Assalamualaikum Warahmatullahi Wabarakatuh, Good Morning and Salam Satu Malaysia.
Yang Berhormat Datuk Paul Low Seng Kuan; Minister in the Prime Minister’s Department,
Yang Berbahagia Tan Sri Abu Kassim bin Mohamed; Chief Commissioner of Malaysian Anti-Corruption Commission (MACC),
Yang Berbahagia Dato’ Hafsah Hashim; Chief Executive Officer, SME Corporation,
Madam Lynn Costa; Senior Trade Development Advisor from the US Department of Commerce,
Ladies and Gentlemen,
It is a pleasure to join you today. I am delighted that Kuala Lumpur has been honoured to host this event. On behalf of the people of Malaysia, I welcome all of you, especially those who have travelled far to be here today. And I offer my congratulations to all those who successfully completed the Business Ethics ‘Train the Trainer’ program.
The program is a significant step toward realising APEC’s aspiration to make our SMEs more competitive. In construction, engineering, biopharmaceuticals and medical devices, our economies have codified business ethics; making it easier for SMEs to make business decisions that will lead not just to prosperity, but to sustainable prosperity; and not just for one sector, but for our economies as a whole.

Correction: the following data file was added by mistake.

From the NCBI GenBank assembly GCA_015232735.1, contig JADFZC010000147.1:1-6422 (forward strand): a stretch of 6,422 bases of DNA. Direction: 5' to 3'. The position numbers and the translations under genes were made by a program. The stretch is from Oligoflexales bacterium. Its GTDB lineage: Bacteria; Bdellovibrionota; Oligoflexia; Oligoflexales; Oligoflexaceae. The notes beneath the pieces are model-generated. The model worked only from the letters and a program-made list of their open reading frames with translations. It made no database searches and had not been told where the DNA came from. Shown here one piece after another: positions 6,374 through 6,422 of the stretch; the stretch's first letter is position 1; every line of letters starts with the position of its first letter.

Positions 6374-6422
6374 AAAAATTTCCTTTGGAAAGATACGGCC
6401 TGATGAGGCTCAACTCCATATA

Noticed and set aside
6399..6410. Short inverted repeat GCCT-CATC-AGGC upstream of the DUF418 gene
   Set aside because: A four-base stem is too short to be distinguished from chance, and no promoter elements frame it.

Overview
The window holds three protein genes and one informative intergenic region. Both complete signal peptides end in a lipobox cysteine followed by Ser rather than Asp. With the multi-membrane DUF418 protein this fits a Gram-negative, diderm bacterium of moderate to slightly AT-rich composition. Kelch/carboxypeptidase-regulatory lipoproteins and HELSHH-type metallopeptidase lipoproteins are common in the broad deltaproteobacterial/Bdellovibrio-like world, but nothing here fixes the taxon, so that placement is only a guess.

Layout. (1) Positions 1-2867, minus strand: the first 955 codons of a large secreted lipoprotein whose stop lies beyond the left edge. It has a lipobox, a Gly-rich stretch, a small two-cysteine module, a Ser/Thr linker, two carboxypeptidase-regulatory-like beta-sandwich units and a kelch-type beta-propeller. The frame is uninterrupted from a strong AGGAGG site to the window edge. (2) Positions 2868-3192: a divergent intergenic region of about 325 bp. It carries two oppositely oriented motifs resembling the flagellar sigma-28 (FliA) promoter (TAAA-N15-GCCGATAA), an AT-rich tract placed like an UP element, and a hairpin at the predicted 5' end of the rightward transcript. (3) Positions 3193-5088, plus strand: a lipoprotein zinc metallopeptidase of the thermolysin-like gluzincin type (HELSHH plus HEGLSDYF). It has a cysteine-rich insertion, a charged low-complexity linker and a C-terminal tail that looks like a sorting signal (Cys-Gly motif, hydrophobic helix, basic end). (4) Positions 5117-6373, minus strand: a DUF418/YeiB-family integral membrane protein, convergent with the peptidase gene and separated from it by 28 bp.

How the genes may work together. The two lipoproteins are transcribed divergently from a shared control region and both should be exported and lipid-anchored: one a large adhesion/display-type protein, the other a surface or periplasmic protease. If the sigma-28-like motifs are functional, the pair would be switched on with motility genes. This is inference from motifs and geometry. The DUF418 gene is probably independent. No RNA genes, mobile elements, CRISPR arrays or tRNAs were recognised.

This is an idea whose time has come. Around the world, the quality of growth is a matter of intense interest. Seeking to predict or avoid another global financial downturn, analysts and governments around the world are searching for the right recipe, the right model for balanced and sustainable growth, with businesses and economies healthy enough to weather external conditions.
Some economists are questioning the conventional business model that puts shareholder value first. By emphasising quarterly profits above all else, businesses risk underinvesting in capital and people; undermining their long-term competitiveness in search of a short-term payoff. That in turn can affect whole economies.
In many countries, public confidence in financial institutions is wavering, as ordinary people reap the unhappy harvest of bets gone bad. Some banks over-reached, abusing the trust of shareholders and other market participants; and when systems failed, taxpayers were asked to pick up the bill. In the countries hardest hit by the recent financial crisis, that led to serious questions: about whether banks are properly equipped to assess risk, about whether their current business model is appropriate or even morally ethical.
Ladies and Gentlemen,
Together, these conversations – about the nature of good growth, the real value of companies, and trust in the financial system – add up to something bigger. Around the world, there is an on-going discussion about the nature of the modern market economy; about how capitalism can serve people and nations, not just businesses. And it is increasingly clear that a stronger focus on business ethics is part of the answer.